Ranked Choice Voting: Pros & Cons

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Ranked choice voting has been in place in mayoral elections in Minneapolis since 1999. It has been implemented in San Francisco and recently in Maine. So what is ranked choice voting? What are its merits or pitfalls?

Ranked choice voting (also called ranked preference voting) is when people vote for more than one candidate on the ballot. They select their first, second, third choice…maybe more depending on the number of candidates or the cutoff for the number of choices. Then, when votes are counted, if there isn’t a majority of votes received by a single candidate (50% +1), then the ranked choice kicks in. The candidate who received the fewest votes is eliminated, and their second choice votes are distributed accordingly to the other candidates. This process continues until a candidate reaches the 50% +1 mark of a clear majority.

There are numerous merits in this process. First, it promotes civility. When it matters that people like you as a second choice, it may damage your appeal if you engage in negative or inflammatory campaign tactics or attacks on your rival candidates. Second, this promotes moderation by the candidates as they do not see as much of an incentive to take extreme positions to win the appeal of a particular base. This is tied to the first reason outlined above. Third, this process removes barriers for more candidates to participate, including third party options, as they may not be a solid first choice, but may be a second choice between a majority of voters of the two main parties. This creates the fourth benefit, an increased participation of candidates and ideas by lowering barriers to run for office. This also increases democratic representation since it is unlikely that a candidate who was solidly opposed by a majority of people would win. Pluralities won’t be enough, a majority is now needed to win. Thus, few voters would be stuck with an elected official who was their last choice.

However, there are some criticisms to consider. Some would say this system encourages a type of “bland compromise” or centrism and discourages bold ideas since they’re politically riskier. That candidates would become less distinctive and behave as a boring homogeneous cohort who rush to the middle of any issue in debate and so not offer anyone any real solutions to problems. Let’s address some of these concerns.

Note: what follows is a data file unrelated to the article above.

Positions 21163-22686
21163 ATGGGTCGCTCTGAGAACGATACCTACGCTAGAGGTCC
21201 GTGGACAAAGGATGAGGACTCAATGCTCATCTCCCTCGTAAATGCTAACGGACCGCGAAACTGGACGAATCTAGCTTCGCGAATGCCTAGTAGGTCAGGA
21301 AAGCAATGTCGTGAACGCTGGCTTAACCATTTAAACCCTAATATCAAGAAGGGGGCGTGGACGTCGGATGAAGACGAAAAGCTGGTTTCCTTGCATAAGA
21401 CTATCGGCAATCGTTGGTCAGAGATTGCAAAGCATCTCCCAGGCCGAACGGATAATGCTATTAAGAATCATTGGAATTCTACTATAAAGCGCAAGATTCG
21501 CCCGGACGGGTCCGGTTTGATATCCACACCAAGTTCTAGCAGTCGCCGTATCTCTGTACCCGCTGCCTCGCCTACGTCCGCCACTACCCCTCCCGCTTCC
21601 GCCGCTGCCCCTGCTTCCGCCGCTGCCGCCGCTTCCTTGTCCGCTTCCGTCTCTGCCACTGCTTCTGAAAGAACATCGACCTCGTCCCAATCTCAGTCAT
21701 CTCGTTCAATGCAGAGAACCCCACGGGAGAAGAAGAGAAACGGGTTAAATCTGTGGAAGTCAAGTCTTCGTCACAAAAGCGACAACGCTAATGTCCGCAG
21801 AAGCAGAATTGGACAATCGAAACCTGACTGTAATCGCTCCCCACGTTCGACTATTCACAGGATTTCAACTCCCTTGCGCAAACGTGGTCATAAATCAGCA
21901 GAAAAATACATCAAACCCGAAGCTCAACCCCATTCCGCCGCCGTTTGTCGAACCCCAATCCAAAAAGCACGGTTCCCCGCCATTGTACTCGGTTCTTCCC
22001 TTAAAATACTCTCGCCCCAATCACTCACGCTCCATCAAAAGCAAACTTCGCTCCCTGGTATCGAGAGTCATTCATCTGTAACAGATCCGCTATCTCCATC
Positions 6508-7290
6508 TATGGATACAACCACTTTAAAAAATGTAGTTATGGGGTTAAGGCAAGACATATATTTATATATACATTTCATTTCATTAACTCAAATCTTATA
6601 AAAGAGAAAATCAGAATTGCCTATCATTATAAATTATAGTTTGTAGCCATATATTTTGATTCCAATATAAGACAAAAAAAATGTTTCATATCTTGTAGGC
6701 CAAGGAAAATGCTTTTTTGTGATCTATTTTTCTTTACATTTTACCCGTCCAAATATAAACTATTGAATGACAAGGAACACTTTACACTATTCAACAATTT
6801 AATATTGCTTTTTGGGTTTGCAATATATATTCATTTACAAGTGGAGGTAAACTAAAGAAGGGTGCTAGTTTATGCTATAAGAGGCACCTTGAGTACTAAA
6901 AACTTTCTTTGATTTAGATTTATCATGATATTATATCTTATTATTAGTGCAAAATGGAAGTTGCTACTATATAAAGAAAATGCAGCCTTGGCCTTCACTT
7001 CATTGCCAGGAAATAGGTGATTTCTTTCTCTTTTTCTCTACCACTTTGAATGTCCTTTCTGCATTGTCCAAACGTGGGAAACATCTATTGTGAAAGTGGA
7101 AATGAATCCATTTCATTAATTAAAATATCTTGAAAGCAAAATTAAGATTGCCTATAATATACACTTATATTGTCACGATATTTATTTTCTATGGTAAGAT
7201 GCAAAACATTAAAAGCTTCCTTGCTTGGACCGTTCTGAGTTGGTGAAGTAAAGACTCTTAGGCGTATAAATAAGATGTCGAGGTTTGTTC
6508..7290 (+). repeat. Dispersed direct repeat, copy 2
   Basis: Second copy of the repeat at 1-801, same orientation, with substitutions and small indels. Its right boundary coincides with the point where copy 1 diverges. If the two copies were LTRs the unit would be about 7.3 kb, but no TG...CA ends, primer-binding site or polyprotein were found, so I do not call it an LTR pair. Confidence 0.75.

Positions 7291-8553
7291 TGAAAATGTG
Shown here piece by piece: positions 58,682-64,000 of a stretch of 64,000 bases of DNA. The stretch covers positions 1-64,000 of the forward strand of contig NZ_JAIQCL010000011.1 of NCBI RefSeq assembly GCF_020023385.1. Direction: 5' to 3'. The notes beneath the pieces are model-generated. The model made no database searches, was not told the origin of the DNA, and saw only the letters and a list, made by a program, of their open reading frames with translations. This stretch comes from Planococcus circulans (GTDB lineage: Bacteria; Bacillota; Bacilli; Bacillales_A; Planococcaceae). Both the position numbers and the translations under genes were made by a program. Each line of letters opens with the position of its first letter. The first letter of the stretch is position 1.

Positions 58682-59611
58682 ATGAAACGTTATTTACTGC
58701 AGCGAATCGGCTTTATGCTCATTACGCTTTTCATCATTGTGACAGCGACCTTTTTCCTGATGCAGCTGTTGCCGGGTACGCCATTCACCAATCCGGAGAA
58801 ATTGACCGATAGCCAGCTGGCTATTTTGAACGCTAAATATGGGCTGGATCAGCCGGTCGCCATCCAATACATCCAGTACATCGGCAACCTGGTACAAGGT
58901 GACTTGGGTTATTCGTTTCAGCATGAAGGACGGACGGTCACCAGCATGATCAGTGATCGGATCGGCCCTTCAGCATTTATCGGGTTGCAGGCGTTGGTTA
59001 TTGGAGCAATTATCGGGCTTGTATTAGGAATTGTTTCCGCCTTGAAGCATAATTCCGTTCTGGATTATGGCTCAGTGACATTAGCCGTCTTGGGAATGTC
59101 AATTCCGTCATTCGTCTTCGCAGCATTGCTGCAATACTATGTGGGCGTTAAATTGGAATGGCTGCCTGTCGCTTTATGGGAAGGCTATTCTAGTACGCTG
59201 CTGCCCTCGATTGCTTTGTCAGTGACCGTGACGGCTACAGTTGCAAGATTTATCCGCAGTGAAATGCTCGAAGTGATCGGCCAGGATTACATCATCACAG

First, if voters become unimpressed with their choices, this system makes it easier for an alternative viewpoint to enter the fray. If the new viewpoint, no matter how bold or daring, is truly appealing to a majority of voters, then that candidate will carry the day.

Second, most citizens are not actively engaged, or even interested, in politics. Voter turnout has been low despite the current adversarial system which is more “exciting” or at least has more conflict. It seems many people are unhappy with the current hostilities and lack of compromise and political grace. Moreover, if people can have more trust in the temperament of candidates and knowledge that the system is now inclined to promote more compromise and less partisanship, they may decide to focus more on their personal lives, work and families. They may decide that it is acceptable for politically moderate technocrats to work out the details and simply let them do their jobs.

In regard to bold new ideas, those will come when needed. When there is a consensus, or at least a plurality, of concern about an issue within the public or the elected officials, candidates will appear to discuss the idea and run for office on platforms to address it. And if we’re worried about the promotion of status quo or lifetime politicians, I would say we already have them. But at least in the new system it would be easier to challenge them and they would be less partisan. In addition, there isn’t anything inherently wrong with a continuation of the status quo as long as a majority of voters believe it is working in their benefit and it doesn’t violate the constitutional rights of others.

Politics may become more boring, but that would indicate stability and incremental progress. Ultimately, isn’t that what most of us really want?

For a list of some books and other media which inspired this post, please see:

https://nofictionbooks.com/partisanship-%26-elections

https://ballotpedia.org/Ranked-choice_voting_(RCV)

https://www.npr.org/2018/11/15/668296045/ranked-choice-voting-delivers-another-victory-to-house-democrats

https://www.wbur.org/hereandnow/2018/06/11/maine-primary-ranked-choice-voting

https://the1a.org/shows/2018-05-29/how-ranked-choice-voting-could-change-politics

https://www.fairvote.org/minneapolis_voters_give_ranked_choice_voting_high_marks_after_third_rcv_election

https://www.economist.com/united-states/2018/06/14/in-praise-of-ranked-choice-voting




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